Boss forces staff to do daughter's homework
This takes multitasking to a whole new level.
Nine staffers at a company in Jinhua city in Zhejiang, China were ordered by a senior executive to do his 12-year-old daughter's homework, which included writing an essay, painting a picture, taking photographs and making a video—and they dutifully finished it in three days!
However, one disgruntled staff, Chen, later complained to the Qianjiang Evening News that this wasn't the first time his boss had told them to complete the primary student's homework. "We had helped her with easy exercises in mathematics before," he said.
But this time the schoolgirl was given additional homework for the holidays and the project was to describe her hometown with either words or images. She could write a story, paint a picture, create a comic book, record a video or take some photographs.
"She was only required to choose one option, but she wanted to do all of them and didn't even try to help us," grumbled Chen, who's worked at the company for a year.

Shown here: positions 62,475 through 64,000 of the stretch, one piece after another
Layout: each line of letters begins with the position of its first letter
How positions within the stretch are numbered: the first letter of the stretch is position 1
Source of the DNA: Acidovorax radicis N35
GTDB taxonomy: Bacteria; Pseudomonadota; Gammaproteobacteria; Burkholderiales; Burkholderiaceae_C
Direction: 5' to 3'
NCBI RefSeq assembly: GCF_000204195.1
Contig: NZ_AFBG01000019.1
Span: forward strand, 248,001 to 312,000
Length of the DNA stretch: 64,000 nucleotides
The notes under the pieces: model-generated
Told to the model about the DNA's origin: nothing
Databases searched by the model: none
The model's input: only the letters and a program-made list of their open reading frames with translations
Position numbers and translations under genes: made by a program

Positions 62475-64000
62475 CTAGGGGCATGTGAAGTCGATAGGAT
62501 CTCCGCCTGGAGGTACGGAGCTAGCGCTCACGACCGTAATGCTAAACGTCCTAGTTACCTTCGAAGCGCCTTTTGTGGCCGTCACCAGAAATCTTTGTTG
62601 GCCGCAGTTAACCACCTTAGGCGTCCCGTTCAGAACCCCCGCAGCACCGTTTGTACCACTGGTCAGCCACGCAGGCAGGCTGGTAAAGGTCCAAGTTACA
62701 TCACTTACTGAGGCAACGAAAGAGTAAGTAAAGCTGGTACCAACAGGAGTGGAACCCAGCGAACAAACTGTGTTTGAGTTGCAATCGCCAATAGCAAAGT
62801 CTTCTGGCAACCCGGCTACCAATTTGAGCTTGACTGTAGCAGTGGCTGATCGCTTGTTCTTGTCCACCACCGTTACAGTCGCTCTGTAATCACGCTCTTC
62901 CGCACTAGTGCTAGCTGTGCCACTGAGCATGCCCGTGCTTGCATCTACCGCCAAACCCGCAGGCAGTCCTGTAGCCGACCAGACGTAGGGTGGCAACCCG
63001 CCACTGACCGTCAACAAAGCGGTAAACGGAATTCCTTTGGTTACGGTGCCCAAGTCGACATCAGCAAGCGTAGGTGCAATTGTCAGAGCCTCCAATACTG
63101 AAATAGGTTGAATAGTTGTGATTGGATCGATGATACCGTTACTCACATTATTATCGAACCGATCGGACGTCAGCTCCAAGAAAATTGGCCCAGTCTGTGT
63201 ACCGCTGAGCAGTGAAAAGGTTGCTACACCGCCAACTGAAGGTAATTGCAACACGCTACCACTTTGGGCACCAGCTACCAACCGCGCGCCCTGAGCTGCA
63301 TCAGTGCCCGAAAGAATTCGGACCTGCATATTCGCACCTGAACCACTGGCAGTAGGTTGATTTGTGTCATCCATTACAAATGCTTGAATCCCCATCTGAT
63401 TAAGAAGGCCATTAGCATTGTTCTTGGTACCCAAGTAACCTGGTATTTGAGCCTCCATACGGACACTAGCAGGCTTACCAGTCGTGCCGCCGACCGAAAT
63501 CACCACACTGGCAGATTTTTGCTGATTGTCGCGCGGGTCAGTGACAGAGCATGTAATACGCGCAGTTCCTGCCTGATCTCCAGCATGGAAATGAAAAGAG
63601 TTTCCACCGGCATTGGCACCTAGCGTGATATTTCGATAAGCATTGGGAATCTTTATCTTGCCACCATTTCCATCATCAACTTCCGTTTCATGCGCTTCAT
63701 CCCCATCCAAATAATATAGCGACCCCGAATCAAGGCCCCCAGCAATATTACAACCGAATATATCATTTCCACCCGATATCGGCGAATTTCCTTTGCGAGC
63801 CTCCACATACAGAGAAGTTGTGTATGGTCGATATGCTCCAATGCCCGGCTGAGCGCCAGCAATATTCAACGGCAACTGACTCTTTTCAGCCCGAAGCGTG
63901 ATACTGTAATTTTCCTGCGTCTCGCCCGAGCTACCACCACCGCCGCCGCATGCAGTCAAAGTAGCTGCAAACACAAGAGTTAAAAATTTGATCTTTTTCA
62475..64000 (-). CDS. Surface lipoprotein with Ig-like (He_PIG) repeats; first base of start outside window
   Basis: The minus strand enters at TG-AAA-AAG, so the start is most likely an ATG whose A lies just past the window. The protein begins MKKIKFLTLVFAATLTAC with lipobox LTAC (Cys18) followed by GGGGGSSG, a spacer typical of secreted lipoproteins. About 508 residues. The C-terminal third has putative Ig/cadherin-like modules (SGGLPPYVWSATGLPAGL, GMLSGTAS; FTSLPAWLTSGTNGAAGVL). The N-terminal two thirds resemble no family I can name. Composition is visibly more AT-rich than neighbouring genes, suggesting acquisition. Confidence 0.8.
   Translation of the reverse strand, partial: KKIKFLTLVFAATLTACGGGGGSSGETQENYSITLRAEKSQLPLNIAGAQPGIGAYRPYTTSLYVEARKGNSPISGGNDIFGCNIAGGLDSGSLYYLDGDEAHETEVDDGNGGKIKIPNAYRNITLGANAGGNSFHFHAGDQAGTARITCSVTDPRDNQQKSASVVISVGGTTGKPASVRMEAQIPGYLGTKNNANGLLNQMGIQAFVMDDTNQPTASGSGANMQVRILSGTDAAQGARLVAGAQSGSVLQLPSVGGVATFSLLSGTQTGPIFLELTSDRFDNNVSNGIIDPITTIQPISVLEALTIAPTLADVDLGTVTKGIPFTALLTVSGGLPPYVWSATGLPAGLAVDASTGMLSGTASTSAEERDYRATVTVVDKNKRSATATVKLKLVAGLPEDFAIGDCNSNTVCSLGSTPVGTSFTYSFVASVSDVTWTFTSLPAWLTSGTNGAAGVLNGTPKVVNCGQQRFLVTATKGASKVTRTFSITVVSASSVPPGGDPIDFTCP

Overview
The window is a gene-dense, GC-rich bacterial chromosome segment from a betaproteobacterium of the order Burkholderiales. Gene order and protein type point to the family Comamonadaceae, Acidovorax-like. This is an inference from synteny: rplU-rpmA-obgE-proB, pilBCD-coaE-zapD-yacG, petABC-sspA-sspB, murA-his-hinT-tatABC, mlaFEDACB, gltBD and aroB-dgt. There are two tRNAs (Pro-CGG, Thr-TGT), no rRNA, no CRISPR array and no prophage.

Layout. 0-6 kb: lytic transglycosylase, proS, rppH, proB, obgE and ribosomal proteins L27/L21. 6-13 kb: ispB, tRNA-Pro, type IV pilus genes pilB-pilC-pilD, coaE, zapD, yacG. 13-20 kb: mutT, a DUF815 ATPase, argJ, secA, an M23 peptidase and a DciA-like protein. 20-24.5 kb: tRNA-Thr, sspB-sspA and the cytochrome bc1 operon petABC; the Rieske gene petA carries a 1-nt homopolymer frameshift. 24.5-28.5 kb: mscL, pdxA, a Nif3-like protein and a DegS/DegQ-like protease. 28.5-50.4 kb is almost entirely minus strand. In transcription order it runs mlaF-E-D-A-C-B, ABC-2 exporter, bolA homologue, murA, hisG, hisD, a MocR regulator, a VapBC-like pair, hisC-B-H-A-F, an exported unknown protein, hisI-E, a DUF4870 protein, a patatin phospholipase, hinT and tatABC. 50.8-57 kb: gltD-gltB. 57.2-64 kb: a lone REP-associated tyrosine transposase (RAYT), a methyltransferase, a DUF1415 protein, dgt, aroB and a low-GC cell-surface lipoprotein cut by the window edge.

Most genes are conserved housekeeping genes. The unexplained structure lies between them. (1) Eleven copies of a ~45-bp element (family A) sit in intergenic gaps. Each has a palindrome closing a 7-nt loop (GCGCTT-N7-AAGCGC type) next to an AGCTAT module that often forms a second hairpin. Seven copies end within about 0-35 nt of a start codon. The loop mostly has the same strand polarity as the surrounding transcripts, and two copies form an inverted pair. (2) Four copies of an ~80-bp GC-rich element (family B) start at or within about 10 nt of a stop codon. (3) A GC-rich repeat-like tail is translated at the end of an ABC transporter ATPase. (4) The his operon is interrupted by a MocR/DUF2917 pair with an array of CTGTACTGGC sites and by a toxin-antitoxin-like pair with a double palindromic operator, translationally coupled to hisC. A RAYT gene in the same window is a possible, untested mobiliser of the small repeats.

Frustrated with his first assignment after returning from the New Year break, Chen begrudgingly distributed the job among his co-workers. He took the photographs, Wang composed the essay, Li became a cameraman, and as the company driver chauffeured them around, the others drew and painted.
"She already has a strategy team at primary school. I can't imagine how big her support group will be by the time she reaches university," Chen groused. "Actually, her assignment was very interesting. She would have learnt a lot if she had done it herself. She might have even done it better and more creatively."
Chen, an amateur photographer, added that this was the most difficult homework he's had to do. His conundrum was, "If the pictures were too good, the teachers might doubt that it was a child's work. On the other hand, if I took them badly, the boss would have thought I'd done a bad job."
Chen's colleague, Li, said he sought the help of a friend from a TV station to shoot and produce the video, including adding a soundtrack and some special effects. "The editing itself took me four hours to finish," said Li.
As for 35-year-old Wang, who wrote the essay, he said, "The most difficult thing was I had to imagine and force myself to think like a girl."
Source: Qianjiang Evening News
Published: 5th March 2013